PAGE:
Take 2: Young Frankenstein
Thought it’d be a good time to revisit this, following the sad news of Gene Wilder’s death.
On the face of it, Young Frankenstein is a simple parody of big old studio horror films, but as soon as the film starts rolling it immediately becomes clear that it’s more homage than satire.
The set design, the music and even the film stock used have all been carefully pored over by Brooks and Wilder, with the end result being a loving tribute to old Hollywood rather than a scathing mockery. There are no cheap shots here, and this is probably what makes this film a timeless classic compared to some of its peers.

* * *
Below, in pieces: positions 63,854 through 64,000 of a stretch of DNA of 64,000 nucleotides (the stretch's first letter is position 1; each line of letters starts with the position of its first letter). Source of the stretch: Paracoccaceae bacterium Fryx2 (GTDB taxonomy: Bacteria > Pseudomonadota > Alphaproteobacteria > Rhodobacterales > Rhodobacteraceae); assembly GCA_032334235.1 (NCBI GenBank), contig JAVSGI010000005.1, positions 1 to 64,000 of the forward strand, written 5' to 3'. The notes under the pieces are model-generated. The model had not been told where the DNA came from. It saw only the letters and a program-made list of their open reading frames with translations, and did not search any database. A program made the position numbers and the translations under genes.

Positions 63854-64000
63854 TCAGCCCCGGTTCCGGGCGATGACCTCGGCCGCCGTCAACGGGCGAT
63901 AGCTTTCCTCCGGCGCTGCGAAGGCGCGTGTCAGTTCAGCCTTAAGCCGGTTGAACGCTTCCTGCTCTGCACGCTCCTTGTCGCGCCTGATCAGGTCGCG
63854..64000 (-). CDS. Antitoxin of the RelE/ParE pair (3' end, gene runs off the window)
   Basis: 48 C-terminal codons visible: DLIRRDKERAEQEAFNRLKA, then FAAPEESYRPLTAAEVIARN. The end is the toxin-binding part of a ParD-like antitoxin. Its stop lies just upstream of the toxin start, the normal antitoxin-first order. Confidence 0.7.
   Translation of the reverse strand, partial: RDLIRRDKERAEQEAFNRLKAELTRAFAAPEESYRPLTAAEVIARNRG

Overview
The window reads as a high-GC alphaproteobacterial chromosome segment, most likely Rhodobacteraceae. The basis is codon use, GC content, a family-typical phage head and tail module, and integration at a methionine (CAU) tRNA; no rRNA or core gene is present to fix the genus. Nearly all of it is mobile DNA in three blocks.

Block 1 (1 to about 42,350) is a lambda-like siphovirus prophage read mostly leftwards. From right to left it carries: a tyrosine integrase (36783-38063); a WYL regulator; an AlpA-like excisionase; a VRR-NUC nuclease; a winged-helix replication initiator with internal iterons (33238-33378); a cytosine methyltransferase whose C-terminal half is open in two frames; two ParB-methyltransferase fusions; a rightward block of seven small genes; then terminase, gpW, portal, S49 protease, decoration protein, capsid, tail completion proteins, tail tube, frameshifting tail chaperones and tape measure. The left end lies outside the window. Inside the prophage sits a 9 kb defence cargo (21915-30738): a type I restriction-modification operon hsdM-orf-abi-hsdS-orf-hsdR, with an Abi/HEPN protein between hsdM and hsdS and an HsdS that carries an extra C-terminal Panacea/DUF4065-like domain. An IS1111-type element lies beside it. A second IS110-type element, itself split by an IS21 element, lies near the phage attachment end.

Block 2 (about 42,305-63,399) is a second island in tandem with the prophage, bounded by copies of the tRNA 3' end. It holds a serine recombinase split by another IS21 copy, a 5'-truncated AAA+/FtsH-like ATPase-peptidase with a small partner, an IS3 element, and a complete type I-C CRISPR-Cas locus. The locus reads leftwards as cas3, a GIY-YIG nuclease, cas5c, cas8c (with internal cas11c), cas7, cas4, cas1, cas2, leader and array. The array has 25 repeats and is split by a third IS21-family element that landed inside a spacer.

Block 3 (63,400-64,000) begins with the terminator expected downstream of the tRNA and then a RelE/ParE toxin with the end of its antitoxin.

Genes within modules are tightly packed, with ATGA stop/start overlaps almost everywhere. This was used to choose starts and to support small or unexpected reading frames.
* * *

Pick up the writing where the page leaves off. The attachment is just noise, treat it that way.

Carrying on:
Aside from the film-stealing cabaret sequence, the humour is surprisingly low-key. The biggest laughs come from the simplest of glances, the quick one-liners and the subtle detail. It’s all about actors reacting to each other, rather than hamming it up.
Brooks once again displays his flair for directing comedy. I particularly love the way he handles bawdy jokes, like an uncle telling you stuff you shouldn’t be hearing. Even the most ardent PC Nazis can’t help but laugh.
A one-of-a-kind masterpiece to be enjoyed for many years to come.